Nurses urged to walk or get buses as part of NHS net zero plan
NHS will encourage nurses to walk, use public transport or electric vehicles to hit net zero targets, but unions stress need to consider cost and staff safety
Nurses will be encouraged to take public transport to work or drive electric cars under plans to halve emissions from NHS staff travel over the next ten years.
Nurses will be encouraged to use more sustainable forms of transport
NHS England's Net Zero Travel and Transport Strategy sets ambitious targets for reducing carbon emissions from travel and transport over the next decade as part of efforts to achieve a net zero NHS by 2045.
While increased use of digital communication such as telephone appointments will reduce the need to travel and be one of the main ways to reduce emissions, the plan also sets out ways to cut emissions from staff travel to and from work and visits to patients.
This could include encouraging nurses and others to buy travel passes or lease new electric bikes and cars directly out of their wages to make these options more affordable.
Unison assistant national officer Beauty Dhlamini welcomed efforts to reduce emissions, but warned the current cost of electric cars ‘puts them well beyond the reach of most NHS workers’.
Public transport not always adequate or suitable for night shifts, say unions
Meanwhile, local strategies will also emphasise the health benefits of walking to work as a way of boosting staff physical and mental well-being at the same time as being a greener way to travel.
However, public transport or walking to work may not be a viable option for nurses and others who work unsocial hours. Meanwhile, safe access to parking and public transport continue to be a problem for many, say unions.
Ms Dhlamini said: ‘Public transport is often non-existent outside major cities, and even then doesn’t accommodate shift patterns. Travelling early in the morning or late at night on buses and trains can take much longer and leave people feeling unsafe. Public transport can be expensive too.
‘Where health workers do need to drive for their jobs, trusts must do more to provide emission-friendly fleets and encourage staff to walk more. But this can only go so far. Shift work in rural areas will always require some employees to use their car.’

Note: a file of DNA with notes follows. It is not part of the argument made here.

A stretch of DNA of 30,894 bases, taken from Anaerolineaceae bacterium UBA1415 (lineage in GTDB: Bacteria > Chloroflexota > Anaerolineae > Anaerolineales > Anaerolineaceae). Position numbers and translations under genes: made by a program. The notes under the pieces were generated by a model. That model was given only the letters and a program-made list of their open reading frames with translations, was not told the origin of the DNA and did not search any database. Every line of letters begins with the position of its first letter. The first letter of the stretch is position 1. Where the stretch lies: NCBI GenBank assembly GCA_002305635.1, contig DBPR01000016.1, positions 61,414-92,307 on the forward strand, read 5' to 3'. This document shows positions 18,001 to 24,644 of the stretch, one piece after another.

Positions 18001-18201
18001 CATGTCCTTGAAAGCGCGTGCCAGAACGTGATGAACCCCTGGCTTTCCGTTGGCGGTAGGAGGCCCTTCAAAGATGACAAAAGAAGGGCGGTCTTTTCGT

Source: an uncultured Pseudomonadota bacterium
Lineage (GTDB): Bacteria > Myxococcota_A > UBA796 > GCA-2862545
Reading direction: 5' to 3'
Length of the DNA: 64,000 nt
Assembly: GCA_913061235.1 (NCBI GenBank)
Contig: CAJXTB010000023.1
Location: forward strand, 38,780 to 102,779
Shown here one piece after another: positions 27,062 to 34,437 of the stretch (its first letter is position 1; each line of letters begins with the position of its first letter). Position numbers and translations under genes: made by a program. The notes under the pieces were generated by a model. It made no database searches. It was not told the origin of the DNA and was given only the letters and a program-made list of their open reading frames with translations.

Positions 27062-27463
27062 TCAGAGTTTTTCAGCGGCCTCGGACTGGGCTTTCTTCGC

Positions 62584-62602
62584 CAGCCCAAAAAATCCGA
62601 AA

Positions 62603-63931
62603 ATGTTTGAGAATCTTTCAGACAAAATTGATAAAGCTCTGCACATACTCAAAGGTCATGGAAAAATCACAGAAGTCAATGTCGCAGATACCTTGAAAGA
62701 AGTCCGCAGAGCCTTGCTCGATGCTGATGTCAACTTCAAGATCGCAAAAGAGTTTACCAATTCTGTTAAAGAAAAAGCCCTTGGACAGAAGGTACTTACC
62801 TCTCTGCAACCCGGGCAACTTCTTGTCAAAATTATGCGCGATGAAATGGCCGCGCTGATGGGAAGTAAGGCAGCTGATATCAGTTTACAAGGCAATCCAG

‘Employers must ensure electric vehicles are affordable for nurses’
A spokesperson for the Queen’s Nursing Institute said: ‘For community nurses visiting patients at home, there are challenges to using public transport or walking to see patients – for example the weight of equipment and supplies that are needed.
‘Electric vehicles will soon be the norm, but employers must ensure these are affordable for nurses, whatever purchase or funding system is used. Community nurses often report that they are subsidising the cost of travelling to see their patients by private car… this must not happen as part of the fair transition to carbon neutrality.’
RCN stresses need for employers to prioritise safety and affordability
It urged organisations to review green travel policies and take steps including ensuring free parking – with priority for shift workers – and exploring sustainable travel options such as ‘park and ride’ schemes, shuttle buses and investing in more pool cars.
The new NHS strategy acknowledges that some travel options will not be appropriate for all staff.
‘It is important that NHS organisations account for the specific needs associated with workforce shift patterns and working hours within their locality,’ says the document.
‘Furthermore, much of the care the NHS delivers needs to be done in person, and some travel options may not be suitable for certain groups, people or localities.’
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